Al Campbell, Field Editor

February 3rd, 2003

Digital Imaging Part 5
Different Program, Different Moves
By Al Campbell

Remember the last image we looked at in part 4 of this series? If you recall, I created that overlay with an imaging program from Microsoft called Picture It Publishing Platinum. This time I want to start with that program and show you how I created that picture.

Most digital imaging programs share some common features, but accessing and applying those features often differs, sometimes to a great degree. Another thing that often differs is how each program applies its features to the image. Some programs merge their features into one image while others keep each layer separate and simply stack each layer on top of the others. Those differences often produce very different results in the final image.

Picture It Publishing (PIP) uses a more layered approach to overlays than Photo Impact 8 (PI8), so the final images usually look different, even though they started with the same components. Also, each of those programs has features not found in the other program, and each of them does certain tasks easier than the other. Although PIP is quite limited in the number of features it has compared to PI8, using those features is more of an easy click and drag game in PIP and a click the feature and apply it game in PI8. Like I said several issues ago, they both have their strong and weak points.

Enough comparing, let's do something fun. Starting with a picture of my buddy Steve on a local stream, let's try that overlay we saw last week.

Using the "cutouts and pictures" feature of PIP, we'll cut the edges off this picture in an elliptical pattern.

Remember how many steps it took to do this in PI8? Here we just stretch the circle to the edges and click when we are done. We can create the cutout in many different shapes too; many more than offered in PI8.

Next, we click on "edge effects"

and soften the edges to the desired level.

Now we take the same picture of the Royal Stimulator that we used last time,

and drag it from the tray on top of the picture of Steve.

Sizing is as simple as clicking the corners of the picture and stretching them until the top picture completely covers the bottom picture.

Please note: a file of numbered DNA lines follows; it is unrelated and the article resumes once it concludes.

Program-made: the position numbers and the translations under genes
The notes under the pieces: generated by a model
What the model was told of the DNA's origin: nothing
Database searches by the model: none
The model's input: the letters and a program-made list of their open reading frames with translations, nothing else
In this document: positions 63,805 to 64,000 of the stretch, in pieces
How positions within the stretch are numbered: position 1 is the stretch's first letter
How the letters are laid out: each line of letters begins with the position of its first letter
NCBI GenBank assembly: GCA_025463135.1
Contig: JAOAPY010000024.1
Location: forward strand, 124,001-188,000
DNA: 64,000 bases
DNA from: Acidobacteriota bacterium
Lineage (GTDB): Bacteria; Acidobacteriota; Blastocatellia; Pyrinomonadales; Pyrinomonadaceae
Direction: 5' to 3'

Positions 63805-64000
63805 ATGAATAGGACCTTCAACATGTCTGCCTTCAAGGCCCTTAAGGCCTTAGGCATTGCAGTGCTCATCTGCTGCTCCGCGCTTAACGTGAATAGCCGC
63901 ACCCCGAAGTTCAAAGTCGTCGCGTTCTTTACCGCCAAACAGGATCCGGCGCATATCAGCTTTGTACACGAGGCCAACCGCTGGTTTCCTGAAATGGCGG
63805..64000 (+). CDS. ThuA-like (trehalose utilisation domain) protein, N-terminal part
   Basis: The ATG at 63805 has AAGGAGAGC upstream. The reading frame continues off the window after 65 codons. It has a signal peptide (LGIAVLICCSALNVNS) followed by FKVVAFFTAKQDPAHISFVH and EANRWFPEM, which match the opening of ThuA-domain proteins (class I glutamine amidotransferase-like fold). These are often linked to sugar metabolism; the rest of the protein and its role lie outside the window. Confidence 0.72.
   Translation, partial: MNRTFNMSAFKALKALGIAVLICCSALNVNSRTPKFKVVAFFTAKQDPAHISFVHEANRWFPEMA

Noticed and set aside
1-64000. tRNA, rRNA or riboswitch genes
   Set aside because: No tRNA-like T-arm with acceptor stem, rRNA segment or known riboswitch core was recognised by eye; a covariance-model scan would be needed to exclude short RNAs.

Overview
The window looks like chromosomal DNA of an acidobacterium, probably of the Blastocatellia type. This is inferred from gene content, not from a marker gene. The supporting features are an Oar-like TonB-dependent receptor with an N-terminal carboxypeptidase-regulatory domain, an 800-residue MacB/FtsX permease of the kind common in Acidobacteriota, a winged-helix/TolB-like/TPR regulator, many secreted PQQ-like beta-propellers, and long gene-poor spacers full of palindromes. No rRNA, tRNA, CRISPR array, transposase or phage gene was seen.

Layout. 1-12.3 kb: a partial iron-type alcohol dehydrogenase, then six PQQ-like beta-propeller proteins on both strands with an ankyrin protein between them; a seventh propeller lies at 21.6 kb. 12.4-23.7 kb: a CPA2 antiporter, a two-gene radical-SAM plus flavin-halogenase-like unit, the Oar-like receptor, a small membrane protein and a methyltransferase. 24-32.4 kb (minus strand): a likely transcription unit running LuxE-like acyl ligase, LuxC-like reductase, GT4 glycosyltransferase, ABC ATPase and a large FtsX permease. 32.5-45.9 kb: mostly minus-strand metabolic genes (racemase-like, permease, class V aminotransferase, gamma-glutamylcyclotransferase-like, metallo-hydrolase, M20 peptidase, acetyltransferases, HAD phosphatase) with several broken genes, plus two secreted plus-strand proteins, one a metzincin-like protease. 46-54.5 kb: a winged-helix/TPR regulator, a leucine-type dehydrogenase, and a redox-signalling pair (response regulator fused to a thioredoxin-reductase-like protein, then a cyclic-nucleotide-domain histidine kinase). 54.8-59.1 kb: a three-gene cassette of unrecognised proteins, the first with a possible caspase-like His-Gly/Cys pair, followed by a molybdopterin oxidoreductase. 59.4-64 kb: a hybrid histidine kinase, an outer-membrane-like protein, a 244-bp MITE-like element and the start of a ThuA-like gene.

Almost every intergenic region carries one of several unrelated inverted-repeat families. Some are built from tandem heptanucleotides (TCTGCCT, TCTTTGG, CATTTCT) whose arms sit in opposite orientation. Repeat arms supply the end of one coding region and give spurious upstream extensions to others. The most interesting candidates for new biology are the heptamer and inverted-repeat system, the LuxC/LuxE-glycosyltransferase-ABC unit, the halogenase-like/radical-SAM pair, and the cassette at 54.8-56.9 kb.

Then we click on "effects and illusions" and use the "transparent fade" tool to make the top picture transparent.

When we finally achieve the effects we want, we can save it under its own name as a new picture.

This is the finished image.

Remember this picture of Paul Dieter? Do you think he'd mind if we picked on him a little bit more?

Let's fade the picture on one side using a version of the same "transparent fade" tool we used to fade the fly picture in the last image. Only this time, we'll fade the picture gradually instead of evenly.

Next we open another picture of Paul and flip it horizontally.

Then we fade that picture on the other side.

And drag the first picture on top of the second one.

Then we adjust the brightness of each picture so they match.

And then stretch the first picture to cover the second one. Notice that the faded area becomes transparent when placed over another picture?

You can move each picture forward or backward in the stack to achieve the look you want.

Next I drag the first picture from the right-hand bar, on top of the composite picture we have been creating and move it into the position I want.

Then I soften the edges of that picture and use the "even transparent fade" tool to blend it into the picture a little better. I also adjust the layers so the person closest to me is on top and the one furthest from me is on the bottom. It just wouldn't look right if the fly line of the close person disappeared behind someone farther away.

Once I have the layers situated the way I want them in PIP, I save the whole image and open it in PI8. Then I can use other tools that PIP doesn't have to further blend all the images together into one picture.

Here I'm using the "burn tool" to darken areas of the picture. If I need to, I can use the "dodge tool" (just left of the burn tool on the tool bar), to lighten areas of the picture as needed.

The end result is a picture created by using tools in two programs to adjust several images and merge them into one picture. How do you like the final result?

While most of the things we've been doing are just fun stuff to look at, keep in mind that these are the same tools and types of manipulations magazine publishers use to create cover pages and advertisements for their magazines. You might just want to have some fun, but somebody somewhere is using these types of programs to make a living. Compared to their skills, I'm probably a novice; but I'm having some fun, and as I play I'm learning a skill that might someday make me some money. ~ AC

Previous Al Campell Columns

If you would like to comment on this or any other article please feel free to post your views on the FAOL Bulletin Board!

[ HOME ]

[ Search ] [ Contact FAOL ] [ Media Kit ] © Notice